I don't think this explains the OP's question - worth bearing in mind that jwi is probably think of steep climbs on good holds on rock as well as things with small holds (correct me if I'm wrong!). I will probably never hang the 6mms but would like to think that I climb pretty ok on rock compared to indoors, even if the "style" (angle and hold size) is similar e.g. steep on good holds. I also a not entirely convinced about Chris's answer - plenty of modern indoor 7A boulders require standing on worse, more subtle, footholds than climbing 9a in a roof (though they are more obvious for onsighting).

jwi - are the people you're thinking about good only on "board style" indoor stuff (e.g. moon board, kilter board)? I find it interesting that some climbers seem to transfer well to rock (often those who were good at comps) but others really struggle (often those who like flicking on a board on good holds but struggle with more static climbing - do you see the same?)
« Last Edit: November 06, 2023, 01:05:46 pm by abarro81 »

Liamhutch89

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#6 Re: Fine motor control and climbing
November 06, 2023, 01:24:24 pm
I will probably never hang the 6mms but would like to think that I climb pretty ok

This seems incredible to me given your climbing performance but it does refute most of what I said!

petejh

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#7 Re: Fine motor control and climbing
November 06, 2023, 01:24:35 pm
Quote
Why are some people so incredibly bad at climbing outdoors?

There are of course many reasons why the droves of climbers who can warm up on my indoor long term projects cannot go bolt to bolt on my outdoor warmups.

Not focused on the fine motor control part, but more widely my instinct is there's a psychological element to underperforming outside. Where emotions brought on by all the little micro inconveniences you get outside, that you don't get 'inside', impacts on the physical execution.  Zero proof obviously. It probably helps not to have emotions.

abarro81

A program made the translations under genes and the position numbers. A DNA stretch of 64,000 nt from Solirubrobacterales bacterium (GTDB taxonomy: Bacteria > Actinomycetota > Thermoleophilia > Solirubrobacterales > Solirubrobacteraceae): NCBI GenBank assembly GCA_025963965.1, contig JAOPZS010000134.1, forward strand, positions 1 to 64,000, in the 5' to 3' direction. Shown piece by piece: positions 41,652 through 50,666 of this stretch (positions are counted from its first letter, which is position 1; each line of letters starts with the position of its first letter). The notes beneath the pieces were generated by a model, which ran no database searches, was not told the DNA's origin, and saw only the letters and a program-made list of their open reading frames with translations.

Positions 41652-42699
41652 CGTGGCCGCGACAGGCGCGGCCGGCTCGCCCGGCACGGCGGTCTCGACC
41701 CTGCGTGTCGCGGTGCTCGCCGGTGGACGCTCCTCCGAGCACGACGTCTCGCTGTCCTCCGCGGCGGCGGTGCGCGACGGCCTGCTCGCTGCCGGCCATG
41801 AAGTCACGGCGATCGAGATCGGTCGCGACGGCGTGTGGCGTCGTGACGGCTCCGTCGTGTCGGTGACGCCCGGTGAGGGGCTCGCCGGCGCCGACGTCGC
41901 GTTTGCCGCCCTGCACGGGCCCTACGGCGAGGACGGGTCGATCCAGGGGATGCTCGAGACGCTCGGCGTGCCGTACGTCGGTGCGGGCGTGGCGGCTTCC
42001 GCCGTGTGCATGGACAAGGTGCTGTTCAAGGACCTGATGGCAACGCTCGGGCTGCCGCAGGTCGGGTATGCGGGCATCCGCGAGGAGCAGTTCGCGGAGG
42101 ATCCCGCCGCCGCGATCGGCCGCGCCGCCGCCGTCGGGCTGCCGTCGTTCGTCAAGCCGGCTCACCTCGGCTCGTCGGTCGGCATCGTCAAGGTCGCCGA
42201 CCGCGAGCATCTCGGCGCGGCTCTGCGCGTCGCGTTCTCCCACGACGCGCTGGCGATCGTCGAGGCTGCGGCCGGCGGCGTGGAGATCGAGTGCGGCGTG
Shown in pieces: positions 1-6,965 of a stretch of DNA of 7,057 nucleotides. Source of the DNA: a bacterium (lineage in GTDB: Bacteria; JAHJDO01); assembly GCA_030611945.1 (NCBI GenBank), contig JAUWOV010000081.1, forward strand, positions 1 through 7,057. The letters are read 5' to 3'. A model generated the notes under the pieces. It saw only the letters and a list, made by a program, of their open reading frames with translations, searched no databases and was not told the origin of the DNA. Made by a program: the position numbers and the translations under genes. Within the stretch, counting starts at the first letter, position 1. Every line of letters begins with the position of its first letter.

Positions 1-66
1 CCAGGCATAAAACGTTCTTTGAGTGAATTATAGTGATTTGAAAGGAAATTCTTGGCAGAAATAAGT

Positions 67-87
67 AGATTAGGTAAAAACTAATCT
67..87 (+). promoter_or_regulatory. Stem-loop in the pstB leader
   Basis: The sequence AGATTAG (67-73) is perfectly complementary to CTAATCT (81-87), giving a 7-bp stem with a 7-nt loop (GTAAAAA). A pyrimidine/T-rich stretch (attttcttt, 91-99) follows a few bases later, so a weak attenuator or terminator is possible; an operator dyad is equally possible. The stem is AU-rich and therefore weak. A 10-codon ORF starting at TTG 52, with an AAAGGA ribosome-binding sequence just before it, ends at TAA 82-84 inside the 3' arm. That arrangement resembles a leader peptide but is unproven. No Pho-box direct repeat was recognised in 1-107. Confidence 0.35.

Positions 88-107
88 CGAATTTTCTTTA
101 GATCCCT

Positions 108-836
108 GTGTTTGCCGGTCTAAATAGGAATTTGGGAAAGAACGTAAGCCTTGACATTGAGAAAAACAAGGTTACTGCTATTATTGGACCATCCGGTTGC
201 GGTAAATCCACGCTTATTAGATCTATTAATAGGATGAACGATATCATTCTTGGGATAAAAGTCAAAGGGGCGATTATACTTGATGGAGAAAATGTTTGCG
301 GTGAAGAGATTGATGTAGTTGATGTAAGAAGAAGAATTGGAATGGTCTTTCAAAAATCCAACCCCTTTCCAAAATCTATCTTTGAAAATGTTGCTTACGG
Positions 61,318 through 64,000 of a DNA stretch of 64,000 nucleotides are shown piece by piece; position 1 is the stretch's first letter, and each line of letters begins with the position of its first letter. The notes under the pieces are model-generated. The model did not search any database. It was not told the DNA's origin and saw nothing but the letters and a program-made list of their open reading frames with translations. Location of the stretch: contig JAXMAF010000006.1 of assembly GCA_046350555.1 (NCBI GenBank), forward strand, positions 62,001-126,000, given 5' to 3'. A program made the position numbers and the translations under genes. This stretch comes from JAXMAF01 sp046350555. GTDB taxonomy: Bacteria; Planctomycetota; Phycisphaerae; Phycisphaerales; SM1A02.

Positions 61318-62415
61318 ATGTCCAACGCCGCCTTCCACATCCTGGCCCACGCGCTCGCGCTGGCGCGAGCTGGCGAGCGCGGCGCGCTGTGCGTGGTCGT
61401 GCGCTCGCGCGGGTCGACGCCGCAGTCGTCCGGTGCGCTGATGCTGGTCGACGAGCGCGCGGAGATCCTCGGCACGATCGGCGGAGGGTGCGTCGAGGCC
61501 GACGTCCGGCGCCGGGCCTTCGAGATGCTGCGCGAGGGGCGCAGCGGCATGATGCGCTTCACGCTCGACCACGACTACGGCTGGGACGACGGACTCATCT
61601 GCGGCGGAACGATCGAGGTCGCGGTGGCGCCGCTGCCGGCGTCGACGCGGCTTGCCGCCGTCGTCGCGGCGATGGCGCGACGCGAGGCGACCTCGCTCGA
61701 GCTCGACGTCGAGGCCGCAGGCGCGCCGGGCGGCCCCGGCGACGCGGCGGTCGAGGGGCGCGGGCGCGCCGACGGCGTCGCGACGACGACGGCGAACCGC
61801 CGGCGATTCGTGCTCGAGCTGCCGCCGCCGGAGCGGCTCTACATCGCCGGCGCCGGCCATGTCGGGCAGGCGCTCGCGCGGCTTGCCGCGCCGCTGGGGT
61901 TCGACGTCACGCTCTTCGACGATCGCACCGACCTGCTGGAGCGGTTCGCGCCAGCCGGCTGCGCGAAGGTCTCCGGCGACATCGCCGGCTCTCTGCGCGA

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#8 Re: Fine motor control and climbing
November 06, 2023, 01:30:34 pm
It may be that our 6mms are particularly bad (someone told me the errors on them are actually quite big, though I can't remember who), but they seem unfathomably small to me! I don't like small holds nowadays though.

Paul B

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#9 Re: Fine motor control and climbing
November 06, 2023, 01:44:39 pm
I also a not entirely convinced about Chris's answer - plenty of modern indoor 7A boulders require standing on worse, more subtle, footholds than climbing 9a in a roof (though they are more obvious for onsighting).

But these aren't the same climbers (to me at least). The person who can easily smash 7A indoors yet finds they're staring blanky at the start of La Boucherie aren't the same climbers attempting 9a stamfests with relatively 'good' feet.

I don't think it's a fine motor control issue or micro-inconveniences (that's details), IMO it's more fundamental and due to it being so very different; what is a hold in a sea of limestone where nothing is a flat edge (and the hold might be quite unpleasant)? What is a foothold on a seemingly blank grit slab where you can choose to stand anywhere and perhaps what matters more is body position? Both are far far less obvious than whatever poor fluorescent dual texture foothold some psychopath setter has put beneath a change in angle high up on a slab to provide entertainment for the bored reception staff.

I don't really find it surprising that 'gym rats' find basic climbing outside more straightforward; that's what they effectively train on all the time (this definitely applied to myself).

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#10 Re: Fine motor control and climbing
November 06, 2023, 02:19:59 pm
Following with interest.

Quote
I find it interesting that some climbers seem to transfer well to rock (often those who were good at comps) but others really struggle (often those who like flicking on a board on good holds but struggle with more static climbing - do you see the same?)

Bit confused, I would not typify these indoor climbers as struggling with more static climbing. And comp style is really dynamic?

Haven't given the OP enough thought yet, but one observation I'd make is that indoor climbing is entirely on chickenheads - holds external to the main surface - whereas holds on rock are generally the opposite. To me footwork always seems incredibly basic indoors, you can climb most stuff in trainers unless it requires a hard edge or heelhook. I'd agree slopers or smears tend to be more luck/ strength indoors whereas outdoors is all nuance.

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#11 Re: Fine motor control and climbing
November 06, 2023, 02:24:27 pm